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The selfless good deeds of ordinary people who have dedicated themselves to helping others are recognised in the honours.

Queen’s birthday honours: The stories behind the COVID-19 heroes recognised for their work in pandemic

Queen’s birthday honours: The stories behind the COVID-19 heroes recognised for their work in pandemic

By Amy Coles::COVID-19 heroes dominate the Queen’s birthday honours this year.

The list was postponed from June in order to include people, such as medical workers, fundraisers and volunteers, who have been instrumental in the coronavirus effort.

The honours celebrate the selfless good deeds of these ordinary people who have dedicated themselves to helping others through the COVID-19 pandemic.

Here are the stories behind some of those recognised.

Dabirul Islam Choudhury OBE

He did it by walking 970 laps of his garden during the Islamic holy month, which fell between 23 April and 23 May this year.

Mr Choudhury said: “I feel proud they have honoured me for the efforts I have done.

“I thank everybody from the bottom of my heart.”

His son Atique Choudhury, 57, said: “Where we are from in Bangladesh, we don’t get much recognition for the work that we do, so this is for all the people who contributed towards my dad’s success and all the victims of COVID-19.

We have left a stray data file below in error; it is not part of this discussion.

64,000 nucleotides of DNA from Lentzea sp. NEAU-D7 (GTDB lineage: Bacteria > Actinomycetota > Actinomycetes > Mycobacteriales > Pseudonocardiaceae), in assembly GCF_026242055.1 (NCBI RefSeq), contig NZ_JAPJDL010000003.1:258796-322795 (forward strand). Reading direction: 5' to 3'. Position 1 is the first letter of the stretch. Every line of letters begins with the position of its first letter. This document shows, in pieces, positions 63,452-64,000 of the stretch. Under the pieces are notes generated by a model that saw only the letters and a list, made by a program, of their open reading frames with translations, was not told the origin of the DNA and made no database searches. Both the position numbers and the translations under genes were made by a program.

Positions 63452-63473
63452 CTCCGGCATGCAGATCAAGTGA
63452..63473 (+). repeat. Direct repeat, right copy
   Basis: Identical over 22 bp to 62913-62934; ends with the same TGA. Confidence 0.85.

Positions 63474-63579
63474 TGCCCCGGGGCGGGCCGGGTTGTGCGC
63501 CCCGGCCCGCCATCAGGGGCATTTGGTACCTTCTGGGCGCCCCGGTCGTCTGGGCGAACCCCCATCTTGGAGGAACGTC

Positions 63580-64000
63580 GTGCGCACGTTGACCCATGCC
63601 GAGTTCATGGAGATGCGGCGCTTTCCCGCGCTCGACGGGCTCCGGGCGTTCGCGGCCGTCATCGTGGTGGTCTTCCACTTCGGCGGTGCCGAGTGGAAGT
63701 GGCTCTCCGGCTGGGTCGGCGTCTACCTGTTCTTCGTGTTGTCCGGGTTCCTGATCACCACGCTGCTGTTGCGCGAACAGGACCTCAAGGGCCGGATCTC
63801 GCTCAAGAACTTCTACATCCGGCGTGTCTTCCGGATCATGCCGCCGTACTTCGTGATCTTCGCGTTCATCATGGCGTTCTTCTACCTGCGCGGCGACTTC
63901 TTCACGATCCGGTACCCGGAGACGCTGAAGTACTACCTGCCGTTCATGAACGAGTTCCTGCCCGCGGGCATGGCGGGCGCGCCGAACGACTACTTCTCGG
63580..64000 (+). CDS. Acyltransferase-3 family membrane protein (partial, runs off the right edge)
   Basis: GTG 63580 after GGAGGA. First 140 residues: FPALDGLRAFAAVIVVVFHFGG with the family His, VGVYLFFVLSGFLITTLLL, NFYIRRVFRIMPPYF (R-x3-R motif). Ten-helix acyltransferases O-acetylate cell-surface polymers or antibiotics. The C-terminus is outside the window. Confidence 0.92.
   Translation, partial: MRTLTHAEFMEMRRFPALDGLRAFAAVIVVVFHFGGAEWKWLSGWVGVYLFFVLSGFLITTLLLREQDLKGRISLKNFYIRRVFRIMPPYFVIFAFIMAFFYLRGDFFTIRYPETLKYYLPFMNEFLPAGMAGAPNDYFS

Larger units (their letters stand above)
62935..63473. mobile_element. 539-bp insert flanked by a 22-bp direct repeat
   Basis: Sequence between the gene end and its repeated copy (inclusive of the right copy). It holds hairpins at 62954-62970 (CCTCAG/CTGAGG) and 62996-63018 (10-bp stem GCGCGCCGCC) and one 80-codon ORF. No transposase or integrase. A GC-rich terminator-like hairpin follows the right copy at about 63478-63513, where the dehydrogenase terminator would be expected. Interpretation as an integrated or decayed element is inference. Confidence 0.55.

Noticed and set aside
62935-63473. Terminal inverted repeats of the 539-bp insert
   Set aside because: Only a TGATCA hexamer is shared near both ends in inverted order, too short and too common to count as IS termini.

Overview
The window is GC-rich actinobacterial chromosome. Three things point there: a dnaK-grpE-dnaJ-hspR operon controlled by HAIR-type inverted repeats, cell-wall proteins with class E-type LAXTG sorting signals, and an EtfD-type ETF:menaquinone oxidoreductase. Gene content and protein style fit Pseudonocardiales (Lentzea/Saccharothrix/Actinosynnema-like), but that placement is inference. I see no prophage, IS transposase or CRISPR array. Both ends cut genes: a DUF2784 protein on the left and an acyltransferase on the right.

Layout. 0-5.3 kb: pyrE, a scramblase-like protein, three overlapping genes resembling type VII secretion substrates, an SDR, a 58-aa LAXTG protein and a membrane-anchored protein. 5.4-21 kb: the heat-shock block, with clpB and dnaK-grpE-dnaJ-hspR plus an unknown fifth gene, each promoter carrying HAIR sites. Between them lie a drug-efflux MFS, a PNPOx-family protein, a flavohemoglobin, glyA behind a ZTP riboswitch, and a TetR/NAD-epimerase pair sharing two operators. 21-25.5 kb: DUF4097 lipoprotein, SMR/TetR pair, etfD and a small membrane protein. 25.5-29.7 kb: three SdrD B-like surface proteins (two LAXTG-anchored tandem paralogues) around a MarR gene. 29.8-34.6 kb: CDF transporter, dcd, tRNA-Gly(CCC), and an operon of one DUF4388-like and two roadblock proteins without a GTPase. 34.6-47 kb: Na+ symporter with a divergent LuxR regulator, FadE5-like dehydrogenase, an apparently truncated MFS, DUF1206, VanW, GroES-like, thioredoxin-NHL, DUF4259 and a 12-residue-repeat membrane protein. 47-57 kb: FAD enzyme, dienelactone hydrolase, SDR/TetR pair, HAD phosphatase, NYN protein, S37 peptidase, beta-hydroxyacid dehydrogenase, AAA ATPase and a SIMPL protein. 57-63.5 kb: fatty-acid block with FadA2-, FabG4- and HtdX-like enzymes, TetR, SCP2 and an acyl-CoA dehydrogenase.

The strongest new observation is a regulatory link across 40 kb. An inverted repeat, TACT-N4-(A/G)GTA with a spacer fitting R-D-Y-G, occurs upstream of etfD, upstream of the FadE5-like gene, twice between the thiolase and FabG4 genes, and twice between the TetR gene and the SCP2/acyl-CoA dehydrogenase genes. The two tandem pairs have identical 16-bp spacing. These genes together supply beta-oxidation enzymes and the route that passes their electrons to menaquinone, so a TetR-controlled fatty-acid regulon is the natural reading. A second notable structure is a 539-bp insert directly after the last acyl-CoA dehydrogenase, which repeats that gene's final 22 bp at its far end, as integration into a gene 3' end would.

“He said his work hasn’t finished and he’s going to carry on working and raising money for people affected by coronavirus.

“We are very proud of my father for walking his garden and raising money for a great number of people, and getting recognised for the work he’s done is an honour.”

Ali Ghorbangholi OBE

The 29-year-old from west London is a co-founder of the GoodSAM app which helped mobilise hundreds of thousands of volunteers in support of vulnerable shielded people during lockdown.

Mr Ghorbangholi said: “I’m humble to be even be considered for this award.

“I’m a programmer who spends most of my time behind the computer, usually app users don’t even know people like me exist.

“This honour recognises the great work people like me are doing.”

Felicia Margaret Kwaku OBE

Miss Kwaku, 52, associate director of nursing at Kings College NHS Foundation Trust, has been honoured for her services to nursing spanning more than 30 years.

During the pandemic, she supported BAME nurses by delivering webinars which reached thousands of NHS staff at a time when they felt vulnerable, scared and worried.

She also championed the cause of Filipino nurses and raised issues surrounding personal protective equipment (PPE) for BAME staff, particularly certain types of surgical masks built for white Caucasian males that didn’t fit properly for some Asian and Filipino nurses and doctors.

“The honour is an absolute privilege but not just for me. We saw nurses were dying,” Miss Kwaku said.

“It honours all those who put their lives on the line – it represents all my fallen colleagues.”

Adrian Petticrew OBE

Mr Petticrew has been awarded an OBE for his work as a St John Ambulance volunteer.